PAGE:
The United States House of Representatives impeached then President Donald Trump for a record second time on January 13, 2021, for his alleged role in inciting the deadly attack at the Capitol one week earlier on January 6, 2021.
While many used to believe the term “impeachment” meant the president was actually removed from office, as most now know, especially as a result of the first impeachment of then President Donald Trump, impeachment is the act of the House of Representatives essentially charging the president with some wrongdoing then sending it over to the United States Senate for a trial, requiring a vote of 2/3 of the Senate members present to convict and remove from office. That means, impeachment alone does NOT remove from office and the person charged continues in office without any new restrictions or limitations unless and until the Senate convicts at the impeachment trial.
There has been much confusion over this procedure, including the validity or constitutionality of holding an impeachment trial AFTER a president or other official leaves office. President Trump already left office on January 20, 2021, and even though the impeachment procedure was commenced by the House of Representatives while then President Trump was still in office, there is constitutional issue as to whether an impeachment trial may take place after the person leaves office.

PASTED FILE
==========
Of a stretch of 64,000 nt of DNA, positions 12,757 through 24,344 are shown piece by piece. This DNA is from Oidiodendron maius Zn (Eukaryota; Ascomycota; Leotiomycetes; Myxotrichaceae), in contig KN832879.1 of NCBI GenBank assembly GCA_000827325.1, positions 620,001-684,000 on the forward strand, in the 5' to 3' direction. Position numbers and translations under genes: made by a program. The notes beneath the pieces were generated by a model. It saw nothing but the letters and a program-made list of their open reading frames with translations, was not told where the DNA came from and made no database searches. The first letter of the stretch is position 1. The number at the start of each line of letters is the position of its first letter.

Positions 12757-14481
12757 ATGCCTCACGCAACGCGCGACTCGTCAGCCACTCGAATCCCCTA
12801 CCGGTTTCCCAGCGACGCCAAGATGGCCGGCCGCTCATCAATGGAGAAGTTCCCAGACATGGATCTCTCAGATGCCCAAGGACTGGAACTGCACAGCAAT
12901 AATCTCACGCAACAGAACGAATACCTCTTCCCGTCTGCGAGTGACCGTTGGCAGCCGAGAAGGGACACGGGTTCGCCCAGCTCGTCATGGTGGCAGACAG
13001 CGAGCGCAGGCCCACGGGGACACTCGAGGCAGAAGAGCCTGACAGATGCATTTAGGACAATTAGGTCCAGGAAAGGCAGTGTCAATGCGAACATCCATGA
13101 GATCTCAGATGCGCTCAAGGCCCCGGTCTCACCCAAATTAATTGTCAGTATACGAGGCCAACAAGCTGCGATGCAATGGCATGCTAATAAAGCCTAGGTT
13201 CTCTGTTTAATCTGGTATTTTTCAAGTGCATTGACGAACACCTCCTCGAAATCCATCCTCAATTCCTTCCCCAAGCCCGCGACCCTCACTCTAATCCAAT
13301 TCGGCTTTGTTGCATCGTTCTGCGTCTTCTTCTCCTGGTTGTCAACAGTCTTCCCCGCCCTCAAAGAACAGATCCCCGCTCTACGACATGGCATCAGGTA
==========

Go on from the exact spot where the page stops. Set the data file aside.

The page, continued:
In fact, just yesterday, January 26, 2021, Senator Rand Paul (Republican from Kentucky) brought a resolution stating the trial of former President Donald Trump is unconstitutional since Donald Trump is no longer president but now a private citizen. Forty-five (45) Republican supported Paul’s resolution, not enough to pass it but certainly enough to signal that the impeachment trial requiring a 2/3 vote to convict will not be successful.